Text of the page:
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Posted by J2ME (Member # 5728) on :
 
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"Jack Killian is an ex-cop in San Francisco. He quit the police force after accidentally shooting his partner. He was approached by Devon King, the manager of a local radio station, and accepted a job as a talk-back host. Ever the humanitarian, Jack (together with his side-kick Billy Po) often gets personally involved with the plight of those who call his show."

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There are TV rips up on dailymotion, if anybody wants to relive this.

I'm enjoying watching it again.
 
Posted by J2ME (Member # 5728) on :
 
I'm on episode 8 of the first season. The show still holds up well, and is a little darker than I remembered.

Anybody watching this?
 
Posted by Crash (Member # 7484) on :
 
This is a show crying out for a DVD release. It's a modern noir with stunning night time scenes and a brilliant lead in Gary Cole. It is an extremely dark show, tackling serious subjects like AIDS and capital punishment. When it was on, NBC did it no favors by bouncing it all over the schedule. It never really found an audience, but over the years, the cult has grown.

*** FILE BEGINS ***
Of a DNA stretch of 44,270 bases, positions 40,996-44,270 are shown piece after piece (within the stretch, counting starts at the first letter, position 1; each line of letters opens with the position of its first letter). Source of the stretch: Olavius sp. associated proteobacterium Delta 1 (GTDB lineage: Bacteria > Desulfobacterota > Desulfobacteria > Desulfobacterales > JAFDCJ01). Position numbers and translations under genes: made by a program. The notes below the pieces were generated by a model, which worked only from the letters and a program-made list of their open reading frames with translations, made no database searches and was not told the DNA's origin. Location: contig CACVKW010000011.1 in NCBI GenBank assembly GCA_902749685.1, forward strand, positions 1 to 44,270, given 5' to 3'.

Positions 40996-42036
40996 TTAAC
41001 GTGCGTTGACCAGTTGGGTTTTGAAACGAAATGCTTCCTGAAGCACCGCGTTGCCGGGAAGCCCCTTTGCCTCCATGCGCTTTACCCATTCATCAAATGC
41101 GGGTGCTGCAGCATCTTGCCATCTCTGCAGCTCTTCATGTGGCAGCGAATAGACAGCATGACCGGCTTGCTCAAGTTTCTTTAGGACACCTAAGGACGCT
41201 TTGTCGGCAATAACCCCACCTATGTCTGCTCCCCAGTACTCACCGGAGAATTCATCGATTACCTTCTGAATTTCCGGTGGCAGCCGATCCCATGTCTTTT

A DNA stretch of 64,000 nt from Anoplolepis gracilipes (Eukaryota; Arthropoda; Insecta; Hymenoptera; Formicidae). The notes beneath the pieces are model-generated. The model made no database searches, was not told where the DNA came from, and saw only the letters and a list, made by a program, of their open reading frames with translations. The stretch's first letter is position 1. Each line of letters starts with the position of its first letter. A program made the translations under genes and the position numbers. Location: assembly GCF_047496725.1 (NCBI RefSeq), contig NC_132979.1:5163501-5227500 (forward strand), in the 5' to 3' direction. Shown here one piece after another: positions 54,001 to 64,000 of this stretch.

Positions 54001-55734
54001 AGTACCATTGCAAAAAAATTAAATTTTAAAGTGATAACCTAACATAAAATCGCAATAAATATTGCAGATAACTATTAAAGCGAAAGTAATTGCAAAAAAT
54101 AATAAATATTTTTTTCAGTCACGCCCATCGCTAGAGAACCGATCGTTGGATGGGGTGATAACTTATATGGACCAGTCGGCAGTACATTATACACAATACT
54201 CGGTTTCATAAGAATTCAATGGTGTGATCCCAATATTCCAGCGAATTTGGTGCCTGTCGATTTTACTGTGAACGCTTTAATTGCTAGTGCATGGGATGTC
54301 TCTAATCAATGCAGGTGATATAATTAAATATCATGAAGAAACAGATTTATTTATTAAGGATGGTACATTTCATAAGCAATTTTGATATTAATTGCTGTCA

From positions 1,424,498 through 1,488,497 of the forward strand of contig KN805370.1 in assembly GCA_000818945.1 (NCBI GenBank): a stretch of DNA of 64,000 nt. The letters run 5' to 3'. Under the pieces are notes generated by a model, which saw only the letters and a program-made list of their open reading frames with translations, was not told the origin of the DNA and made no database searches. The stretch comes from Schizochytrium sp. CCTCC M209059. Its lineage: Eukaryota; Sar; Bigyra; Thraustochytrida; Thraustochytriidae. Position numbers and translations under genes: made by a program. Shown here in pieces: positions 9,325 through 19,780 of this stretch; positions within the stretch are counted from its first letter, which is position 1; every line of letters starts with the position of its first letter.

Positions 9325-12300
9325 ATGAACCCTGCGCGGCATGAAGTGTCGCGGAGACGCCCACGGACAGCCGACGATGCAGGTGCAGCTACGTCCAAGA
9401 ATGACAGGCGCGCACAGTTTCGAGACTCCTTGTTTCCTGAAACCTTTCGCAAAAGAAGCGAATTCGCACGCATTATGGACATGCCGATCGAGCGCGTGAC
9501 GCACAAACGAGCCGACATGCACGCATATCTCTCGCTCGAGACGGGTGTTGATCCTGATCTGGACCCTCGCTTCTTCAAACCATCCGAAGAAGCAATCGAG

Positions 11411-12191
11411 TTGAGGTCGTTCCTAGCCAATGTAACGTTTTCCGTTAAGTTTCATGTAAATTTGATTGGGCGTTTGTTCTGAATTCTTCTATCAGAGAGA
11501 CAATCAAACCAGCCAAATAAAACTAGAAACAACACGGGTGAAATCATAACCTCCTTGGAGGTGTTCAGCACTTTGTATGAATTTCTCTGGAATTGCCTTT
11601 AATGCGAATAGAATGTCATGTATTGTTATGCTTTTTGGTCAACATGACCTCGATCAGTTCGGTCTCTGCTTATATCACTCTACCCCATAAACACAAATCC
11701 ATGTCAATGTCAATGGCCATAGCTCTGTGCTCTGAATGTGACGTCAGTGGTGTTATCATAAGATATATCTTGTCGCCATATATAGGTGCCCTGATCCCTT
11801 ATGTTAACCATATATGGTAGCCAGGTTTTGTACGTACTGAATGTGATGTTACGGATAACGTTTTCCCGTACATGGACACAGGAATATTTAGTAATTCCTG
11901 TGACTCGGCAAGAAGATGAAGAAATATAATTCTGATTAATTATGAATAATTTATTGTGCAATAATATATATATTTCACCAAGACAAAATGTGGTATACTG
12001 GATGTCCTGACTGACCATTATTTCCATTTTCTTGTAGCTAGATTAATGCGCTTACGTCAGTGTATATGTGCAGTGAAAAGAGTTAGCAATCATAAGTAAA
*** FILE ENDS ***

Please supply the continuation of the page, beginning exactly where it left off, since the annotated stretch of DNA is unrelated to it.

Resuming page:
Posted by aTomiK (Member # 6575) on :
 
I would like to own a dvd/blu-ray collection. I´m not going to watch the series from Dailymotion, just not my style [Razz]
Love the neon Midnight Caller sign and the cast looks awesome!

[ 20. March 2015, 04:13: Message edited by: aTomiK ]
 
Posted by J2ME (Member # 5728) on :
 
quote:
Originally posted by Crash:
This is a show crying out for a DVD release. It's a modern noir with stunning night time scenes and a brilliant lead in Gary Cole. It is an extremely dark show, tackling serious subjects like AIDS and capital punishment. When it was on, NBC did it no favors by bouncing it all over the schedule. It never really found an audience, but over the years, the cult has grown.

Amen!
quote:
Originally posted by aTomiK:
I would like to own a dvd/blu-ray collection.
I´m not going to watch the series from Dailymotion, just not my style [Razz]